In total, this 11,700 Sq. Ft. could accommodate up to 100 graves, leaving space for an additional forty-six grave sites. For whatever reason, normally 20% to 50% of the identifiable grave sites, there is an additional amount that are occupied but are in unmarked grave sites. Identifiable only by a small pile of rocks at the head of the grave or a slight depression in the earth, or a bush or plant doing extremely well in the harsh surroundings. Often it takes a trained eye and research techniques of an APCRP Certified Coordinator, to identify these unmarked graves.


Contrary to popular Urban Legend, vandals represent 110% of the blame, when in actuality they represent 1% or 2% percent of the actual destruction. Time, the elements, wild life, apathy and neglect, create the largest amount of destruction to these abandoned cemeteries.


APCRP’s research of historical records, has found and documented sixty-one death certificates indicating burial in the Oatman Cemetery.




A devastating "Spanish influenza epidemic" killed 25 people in Oatman, in November, 1918. At that time there were 373 cases recorded or 46.7 percent of the camp's entire population of 699; the 25 deaths were 6.5 percent of the total number of cases. Many died in the hospital at Tom Hill Mine. According to a newspaper account listing the deaths, the first death in Oatman occurred on November 2nd and the last reported was at 6:28 A.M. on November 22, of Attorney Edgar Sharp, "who had been lingering for several days in the verge of the shadow and while his death was expected, his many friends had hoped against hope for his recovery.  Among the list we see the names of many of Oatman's respected citizens and in consequence we will say that sad will be the pall o'erhanging Oatman for many months to come, with true grief of friends and relatives who have passed on to the great beyond at the call of the Grim Reaper through his agent the Spanish Influenza."  (Mohave County Miner, November 23, 1918.)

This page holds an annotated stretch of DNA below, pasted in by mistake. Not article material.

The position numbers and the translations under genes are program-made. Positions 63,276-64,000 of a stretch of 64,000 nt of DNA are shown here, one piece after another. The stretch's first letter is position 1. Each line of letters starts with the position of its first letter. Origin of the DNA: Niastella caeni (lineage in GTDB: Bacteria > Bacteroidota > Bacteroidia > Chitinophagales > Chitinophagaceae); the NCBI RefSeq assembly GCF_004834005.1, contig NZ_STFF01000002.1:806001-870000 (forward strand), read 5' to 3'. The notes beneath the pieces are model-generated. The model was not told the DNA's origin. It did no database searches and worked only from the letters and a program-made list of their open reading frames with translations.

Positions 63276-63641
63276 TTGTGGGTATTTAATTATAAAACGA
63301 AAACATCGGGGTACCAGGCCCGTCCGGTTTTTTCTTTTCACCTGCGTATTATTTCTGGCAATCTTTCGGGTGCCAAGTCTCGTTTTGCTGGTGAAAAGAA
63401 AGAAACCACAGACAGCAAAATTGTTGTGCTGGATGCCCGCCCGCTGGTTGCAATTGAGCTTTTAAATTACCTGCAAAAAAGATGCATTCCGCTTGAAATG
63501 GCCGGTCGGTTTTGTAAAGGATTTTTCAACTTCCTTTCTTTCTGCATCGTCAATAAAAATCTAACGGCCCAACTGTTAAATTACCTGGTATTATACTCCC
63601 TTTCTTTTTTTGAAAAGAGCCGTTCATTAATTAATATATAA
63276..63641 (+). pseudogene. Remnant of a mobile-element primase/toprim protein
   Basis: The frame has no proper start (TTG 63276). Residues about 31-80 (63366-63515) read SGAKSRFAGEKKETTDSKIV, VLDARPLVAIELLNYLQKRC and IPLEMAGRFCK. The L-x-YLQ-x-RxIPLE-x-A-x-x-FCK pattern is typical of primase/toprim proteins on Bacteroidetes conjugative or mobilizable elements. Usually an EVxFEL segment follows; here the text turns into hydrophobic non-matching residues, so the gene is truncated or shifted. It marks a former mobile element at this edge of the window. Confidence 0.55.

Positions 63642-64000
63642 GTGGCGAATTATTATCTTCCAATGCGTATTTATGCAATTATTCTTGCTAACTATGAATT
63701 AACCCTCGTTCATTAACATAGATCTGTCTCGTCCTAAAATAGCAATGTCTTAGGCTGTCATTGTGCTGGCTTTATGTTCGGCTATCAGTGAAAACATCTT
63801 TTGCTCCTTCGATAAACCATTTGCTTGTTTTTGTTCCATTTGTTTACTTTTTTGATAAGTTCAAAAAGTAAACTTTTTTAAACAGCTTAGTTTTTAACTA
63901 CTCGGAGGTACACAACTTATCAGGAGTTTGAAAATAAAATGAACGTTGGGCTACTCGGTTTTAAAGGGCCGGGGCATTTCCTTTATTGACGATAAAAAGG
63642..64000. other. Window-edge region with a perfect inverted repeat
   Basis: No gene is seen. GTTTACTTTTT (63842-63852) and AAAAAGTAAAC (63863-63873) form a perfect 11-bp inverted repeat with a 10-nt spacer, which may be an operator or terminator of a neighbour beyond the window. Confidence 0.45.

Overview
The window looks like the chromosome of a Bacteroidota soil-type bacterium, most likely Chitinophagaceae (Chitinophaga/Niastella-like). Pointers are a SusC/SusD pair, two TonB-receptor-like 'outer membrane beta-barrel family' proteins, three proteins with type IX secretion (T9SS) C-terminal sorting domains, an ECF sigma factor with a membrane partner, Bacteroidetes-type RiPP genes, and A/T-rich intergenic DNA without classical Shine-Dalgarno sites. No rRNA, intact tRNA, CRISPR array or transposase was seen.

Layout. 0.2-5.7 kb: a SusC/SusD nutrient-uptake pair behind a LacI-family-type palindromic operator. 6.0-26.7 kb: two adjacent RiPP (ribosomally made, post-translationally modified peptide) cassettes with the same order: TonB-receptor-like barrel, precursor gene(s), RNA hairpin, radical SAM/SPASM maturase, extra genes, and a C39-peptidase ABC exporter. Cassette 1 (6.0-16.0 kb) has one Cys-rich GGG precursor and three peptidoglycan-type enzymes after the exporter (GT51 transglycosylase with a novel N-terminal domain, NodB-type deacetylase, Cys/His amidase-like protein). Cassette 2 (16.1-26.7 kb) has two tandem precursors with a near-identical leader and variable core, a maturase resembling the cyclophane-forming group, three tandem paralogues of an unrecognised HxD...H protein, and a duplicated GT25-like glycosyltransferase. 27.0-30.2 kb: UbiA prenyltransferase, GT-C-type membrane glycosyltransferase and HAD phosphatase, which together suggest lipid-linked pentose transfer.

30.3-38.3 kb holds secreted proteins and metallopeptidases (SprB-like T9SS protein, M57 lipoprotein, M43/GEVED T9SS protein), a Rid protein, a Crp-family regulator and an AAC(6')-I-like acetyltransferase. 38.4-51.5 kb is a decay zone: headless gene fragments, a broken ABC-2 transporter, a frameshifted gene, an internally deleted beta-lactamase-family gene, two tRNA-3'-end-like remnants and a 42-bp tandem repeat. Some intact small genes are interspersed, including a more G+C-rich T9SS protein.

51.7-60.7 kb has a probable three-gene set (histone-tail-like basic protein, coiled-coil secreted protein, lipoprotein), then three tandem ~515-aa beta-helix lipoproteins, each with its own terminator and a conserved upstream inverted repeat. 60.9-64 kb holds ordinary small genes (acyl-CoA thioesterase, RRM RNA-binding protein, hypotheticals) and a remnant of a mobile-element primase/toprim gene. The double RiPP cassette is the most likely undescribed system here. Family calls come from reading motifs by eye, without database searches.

Edgar Sharp (Dec. 4, 1880 to Nov. 22, 1918) was buried in Santa Paula, Ventura County, California.


Of the 25 people listed in the news report, 10 had Death Certificate’s showing burial in Oatman Cemetery, others were shipped to Kingman and California.


The flu epidemic affected the ability of mines and others to obtain enough workers. After the epidemic, a newspaper reported that the first dividend in several years for the Tom Reed Mine was paid, being two percent on its capitalization. "Were it not for the epidemic of influenza in the Oatman Camp, it more than probable that the company would maintain its payment of dividends at the rate of two percent or better for years to come, and it may do so, but the lack of miners is quite an impediment to overcome. The Tom Reed has the ore and every requisite to the payment of dividends, but the labor to produce." (Mohave County Miner, November 3, 1918.)